I popped the Lincoln's trunk and got into
our duffel bag of supplies; I found a packet of Advil and a warm bottle of Gatorade. Hoping the combination would kill my headache, I popped the two pills
and chugged the drink. I found a PowerBar gel packet and stuck it in my thigh
pocket for later, just in case.
Next, I opened up the long black gun case.
Inside was a 12-gauge, pump-action 9-shot Mossberg 590 "Intimidator"
with a black plastic stock. It was fully loaded with cartridges that contained
18 pellets of mixed silver and iron buckshot: a little something for any sort
of hostile creature Cooper and I might encounter out in the woods or in the bad
parts of the city. We'd started toting firearms after a close call with a pack
of drunk werewolves in Logan County. I hoped the shot would be enough to
penetrate Smoky's thick scales, if it came to that.
A sheathed silver dagger and a bandolier of
20 extra cartridges lay in foam cutouts above the shotgun. Below the shotgun
was a hostered Colt .380 "Pocketlite" automatic pistol and a 7-shot
clip loaded with silver bullets half-jacketed in iron. Cooper had enlisted the
Warlock's help to put various minor enchantments on the weapons to improve
their accuracy and stopping power; Cooper's skills definitely lay in making
love and not war.
Some mundanes -- specifically the farmers --
wondered why we relied on firearms for defense instead of magic. Sure, there
are binding spells and such ... but think of the opera singer trying to perform
in a riot. If you're in a panic, squeezing a trigger is a whole lot more
reliable than trying to cast a spell.
Make no mistake: there are killing
words. But using a killing word on a familiar or a human being is as serious as
deciding to ram your car full-speed into a crowd of pedestrians; it should
never be done unless you're left with no other choice, and even in a clean-cut self-defense situation the consequences are severe. There's an allowance for
word-killing demons and other bad characters, but most Babblers won't go near
that kind of magic, no matter what. Once you've crossed the border into necromancy, it's hard to get your spirit clean again. You start losing your
ability to do white magic, and pretty soon all you're good for is death magic
on the fast lane to Hell.
And there's the little detail that grand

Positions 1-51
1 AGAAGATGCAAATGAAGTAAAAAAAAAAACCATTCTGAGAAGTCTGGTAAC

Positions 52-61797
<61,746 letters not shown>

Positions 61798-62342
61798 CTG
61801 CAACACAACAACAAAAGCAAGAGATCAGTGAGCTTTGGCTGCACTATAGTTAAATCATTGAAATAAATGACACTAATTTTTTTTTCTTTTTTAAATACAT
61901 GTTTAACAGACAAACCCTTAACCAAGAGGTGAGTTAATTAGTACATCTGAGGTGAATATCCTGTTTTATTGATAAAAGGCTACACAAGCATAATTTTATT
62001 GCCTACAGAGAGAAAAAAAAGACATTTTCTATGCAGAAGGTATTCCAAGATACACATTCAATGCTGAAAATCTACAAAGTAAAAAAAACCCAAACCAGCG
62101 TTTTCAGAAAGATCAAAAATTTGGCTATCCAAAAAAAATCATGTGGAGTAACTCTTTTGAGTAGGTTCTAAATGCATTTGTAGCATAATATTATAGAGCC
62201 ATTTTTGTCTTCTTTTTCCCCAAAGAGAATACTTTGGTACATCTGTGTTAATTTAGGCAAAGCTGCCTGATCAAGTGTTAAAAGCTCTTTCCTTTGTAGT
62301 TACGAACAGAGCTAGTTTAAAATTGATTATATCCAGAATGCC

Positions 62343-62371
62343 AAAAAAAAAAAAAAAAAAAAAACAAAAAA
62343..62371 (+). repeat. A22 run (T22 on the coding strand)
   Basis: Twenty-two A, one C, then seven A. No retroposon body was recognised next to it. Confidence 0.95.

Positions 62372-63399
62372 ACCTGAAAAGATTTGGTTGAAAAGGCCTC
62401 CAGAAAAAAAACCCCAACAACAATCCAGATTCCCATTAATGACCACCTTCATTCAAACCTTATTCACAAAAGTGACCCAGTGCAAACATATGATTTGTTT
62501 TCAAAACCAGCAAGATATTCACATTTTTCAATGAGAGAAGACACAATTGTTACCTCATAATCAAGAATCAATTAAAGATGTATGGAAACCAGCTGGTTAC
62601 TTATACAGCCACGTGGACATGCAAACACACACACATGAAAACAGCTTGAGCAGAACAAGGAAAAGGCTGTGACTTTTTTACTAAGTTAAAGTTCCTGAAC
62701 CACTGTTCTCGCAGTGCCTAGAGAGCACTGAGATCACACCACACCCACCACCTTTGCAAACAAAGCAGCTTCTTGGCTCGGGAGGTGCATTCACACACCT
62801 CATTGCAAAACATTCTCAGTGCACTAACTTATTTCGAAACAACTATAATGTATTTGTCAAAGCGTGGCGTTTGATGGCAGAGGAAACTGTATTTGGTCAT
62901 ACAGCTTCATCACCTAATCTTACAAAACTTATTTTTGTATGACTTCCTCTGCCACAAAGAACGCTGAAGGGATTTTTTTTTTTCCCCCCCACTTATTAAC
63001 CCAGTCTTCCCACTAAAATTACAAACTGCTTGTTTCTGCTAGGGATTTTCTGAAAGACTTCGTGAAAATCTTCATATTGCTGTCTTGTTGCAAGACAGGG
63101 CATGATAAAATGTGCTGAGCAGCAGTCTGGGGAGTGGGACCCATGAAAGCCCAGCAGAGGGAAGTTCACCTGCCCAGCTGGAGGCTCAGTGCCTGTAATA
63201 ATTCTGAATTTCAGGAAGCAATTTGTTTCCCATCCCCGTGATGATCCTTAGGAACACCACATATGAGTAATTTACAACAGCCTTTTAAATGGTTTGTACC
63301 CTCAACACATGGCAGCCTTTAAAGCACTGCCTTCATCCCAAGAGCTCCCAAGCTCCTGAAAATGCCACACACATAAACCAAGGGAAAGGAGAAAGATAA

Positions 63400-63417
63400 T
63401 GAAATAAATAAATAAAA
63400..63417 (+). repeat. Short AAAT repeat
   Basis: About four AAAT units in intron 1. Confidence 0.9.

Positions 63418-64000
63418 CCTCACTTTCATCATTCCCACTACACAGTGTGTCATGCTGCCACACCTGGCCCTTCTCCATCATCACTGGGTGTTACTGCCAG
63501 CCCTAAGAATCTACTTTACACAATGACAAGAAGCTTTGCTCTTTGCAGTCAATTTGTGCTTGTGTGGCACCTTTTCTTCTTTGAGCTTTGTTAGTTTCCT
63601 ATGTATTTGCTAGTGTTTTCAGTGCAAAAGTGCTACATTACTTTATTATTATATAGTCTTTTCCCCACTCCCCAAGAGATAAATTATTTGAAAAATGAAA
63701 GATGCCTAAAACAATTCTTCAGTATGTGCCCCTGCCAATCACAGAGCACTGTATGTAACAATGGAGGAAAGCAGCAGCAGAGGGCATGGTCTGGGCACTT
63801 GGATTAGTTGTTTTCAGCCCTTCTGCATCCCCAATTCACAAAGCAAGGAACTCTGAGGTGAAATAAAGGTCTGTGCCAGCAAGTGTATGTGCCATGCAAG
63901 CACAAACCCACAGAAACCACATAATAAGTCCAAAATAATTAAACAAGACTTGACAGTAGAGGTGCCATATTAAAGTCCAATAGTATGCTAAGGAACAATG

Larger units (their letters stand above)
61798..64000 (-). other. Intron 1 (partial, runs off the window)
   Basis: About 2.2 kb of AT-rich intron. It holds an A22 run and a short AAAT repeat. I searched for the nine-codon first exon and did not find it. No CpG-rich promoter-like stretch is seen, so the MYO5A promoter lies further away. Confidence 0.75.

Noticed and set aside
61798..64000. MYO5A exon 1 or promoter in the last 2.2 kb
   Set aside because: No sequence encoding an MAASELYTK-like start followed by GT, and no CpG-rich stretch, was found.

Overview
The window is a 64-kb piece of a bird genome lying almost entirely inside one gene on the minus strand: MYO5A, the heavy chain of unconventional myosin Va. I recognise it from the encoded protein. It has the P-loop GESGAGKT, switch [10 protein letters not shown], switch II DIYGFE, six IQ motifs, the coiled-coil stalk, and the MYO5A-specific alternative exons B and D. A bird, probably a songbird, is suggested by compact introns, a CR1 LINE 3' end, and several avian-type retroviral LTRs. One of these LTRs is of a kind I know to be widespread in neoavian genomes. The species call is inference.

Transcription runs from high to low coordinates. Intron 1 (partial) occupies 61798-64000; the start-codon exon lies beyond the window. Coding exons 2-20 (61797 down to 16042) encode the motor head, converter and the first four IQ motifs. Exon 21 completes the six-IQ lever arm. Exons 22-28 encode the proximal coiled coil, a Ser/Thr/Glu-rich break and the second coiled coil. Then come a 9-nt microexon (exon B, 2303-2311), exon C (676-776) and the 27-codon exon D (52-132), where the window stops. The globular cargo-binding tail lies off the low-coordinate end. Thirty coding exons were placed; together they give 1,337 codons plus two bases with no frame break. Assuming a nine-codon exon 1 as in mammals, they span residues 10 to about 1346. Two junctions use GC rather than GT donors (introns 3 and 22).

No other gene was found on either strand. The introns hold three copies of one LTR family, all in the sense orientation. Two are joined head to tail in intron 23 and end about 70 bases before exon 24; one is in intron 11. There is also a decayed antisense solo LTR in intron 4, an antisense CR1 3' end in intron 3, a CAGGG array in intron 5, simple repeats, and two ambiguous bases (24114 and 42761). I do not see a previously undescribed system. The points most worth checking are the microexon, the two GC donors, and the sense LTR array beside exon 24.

necromancy is illegal and will get you imprisoned or worse. So, killing words?
I was sure I'd never use them. Guns and knives seemed far less dangerous.
I slung the bandolier across my body, loaded
the Colt and clipped the holster and the dagger to the waistband of my cargo
pants, then hefted the shotgun. Palimpsest ran across the roof onto the trunk
lid and hopped onto my shoulder, perching on one of the shotgun cartridges.
Cooper had taken me out to the range every
few weeks so we could practice target shooting; the first time I'd fired the
shotgun the recoil had damn near knocked me flat. The bruise under my
collarbone would have lasted a week if Cooper hadn't healed it. But since then,
I'd learned to properly brace myself and could handle the gun pretty well. I'd
been good with the Colt from the start; the small gun fit my hand perfectly.
I slammed the trunk shut. Smoky had wobbled
to his twelve feet and was snorting the air, apparently searching for the scent
of something. His scaly skin steamed in the rain, smelled of hate and pain and
I raised the shotgun to my shoulder, my
heart pounding. His eyes looked most vulnerable. I hated everything about this
I said, struggling to keep my voice and hands steady. "Smoky, look at me,
Smoky ignored me and launched himself across
the park toward the Statehouse. He moved like a giant centipede across the
street and down the ramp to the Capitol Square's underground parking garage.
"Don't let him get away!" Pal
exclaimed. "The farther he goes, the worse the damage might be!"
Cursing, I pelted after Smoky, even though I